London: Crossrail dig unearths 13,000 Victorian jam jars
When the London Archeology Museum (MOLA) investigated the site of a proposed new London train station, they did not expect to find a stash of over 13,000 smashed pickling pots and jam jars dating back to the 1900s.
The stash was discovered during the construction of the railway station under an old nightclub. The area used to be a dumping ground for rejection from a factory that stood on the site until 1921 in Crosse & Blackwell (a British specialty food company).
The find included over 13,000 various containers. They ranged from bottles of mushroom catsup (a popular Victorian condiment) Piccalilli pots, and jars for marmalade and jam. All of them were discovered in a cistern that stood beneath the factory’s warehouse.
Nigel Jeffries, an archaeologist with the Museum of London Archaeology, explained that the cistern used to be filled with water during the factory’s production.
It was built in order to power the steam engines in the factory, but when the building was redesigned in the 1870s, the cistern became obsolete. After that, the cistern was used as a landfill by the Victorians.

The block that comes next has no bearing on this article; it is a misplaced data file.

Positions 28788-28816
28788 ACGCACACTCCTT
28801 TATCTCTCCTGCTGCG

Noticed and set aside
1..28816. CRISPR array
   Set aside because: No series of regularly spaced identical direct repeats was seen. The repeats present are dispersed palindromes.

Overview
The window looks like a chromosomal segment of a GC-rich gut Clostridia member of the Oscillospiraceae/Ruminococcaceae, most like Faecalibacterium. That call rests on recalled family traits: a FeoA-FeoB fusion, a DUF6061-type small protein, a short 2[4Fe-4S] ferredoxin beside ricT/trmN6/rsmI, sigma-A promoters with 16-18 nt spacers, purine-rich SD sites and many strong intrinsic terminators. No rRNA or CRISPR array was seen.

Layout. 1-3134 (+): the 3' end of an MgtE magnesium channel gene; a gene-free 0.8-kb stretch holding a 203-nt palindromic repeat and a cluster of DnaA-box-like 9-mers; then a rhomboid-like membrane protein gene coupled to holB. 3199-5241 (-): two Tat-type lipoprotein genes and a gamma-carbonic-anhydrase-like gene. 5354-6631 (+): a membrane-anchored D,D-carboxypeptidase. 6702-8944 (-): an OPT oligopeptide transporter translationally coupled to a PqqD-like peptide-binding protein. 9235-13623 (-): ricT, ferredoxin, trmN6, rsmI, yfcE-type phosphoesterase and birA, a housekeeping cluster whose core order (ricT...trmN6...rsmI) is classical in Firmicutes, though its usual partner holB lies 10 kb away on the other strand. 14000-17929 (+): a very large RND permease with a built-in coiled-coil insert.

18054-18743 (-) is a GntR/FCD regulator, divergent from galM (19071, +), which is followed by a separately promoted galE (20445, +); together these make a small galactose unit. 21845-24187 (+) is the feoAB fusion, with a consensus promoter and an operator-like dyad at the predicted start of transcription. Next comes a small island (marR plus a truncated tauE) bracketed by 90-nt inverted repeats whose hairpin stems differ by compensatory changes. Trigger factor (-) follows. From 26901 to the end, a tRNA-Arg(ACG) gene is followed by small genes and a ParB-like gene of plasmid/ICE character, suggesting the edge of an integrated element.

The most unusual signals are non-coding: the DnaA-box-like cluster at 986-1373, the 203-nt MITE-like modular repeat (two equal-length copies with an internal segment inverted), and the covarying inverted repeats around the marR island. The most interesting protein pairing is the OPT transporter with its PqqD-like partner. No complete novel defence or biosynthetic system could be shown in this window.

While it may seem strange that archaeologists would want to dig up the Victorian trash pile, a person’s trash can tell us a lot about how they lived. Trash piles are a historian’s treasure.
This discovery is helping researchers learn more about “the tastes and palates of the Victorians”, Nigel Jeffries pointed out.
Crosse & Blackwell were based in this area of London between 1830 and 1921, right smack dab in the middle of the industrial revolution and the Victorian era.
Records of the factory say it produced “a very distinctive pungency to the surrounding atmosphere”, which is saying a lot considering it was hard to smell anything during that time period through London’s notorious smog.
The find was originally made by London’s Crossrail Project, a government-funded project that’s revolutionizing London’s train system and building a new railway for the city.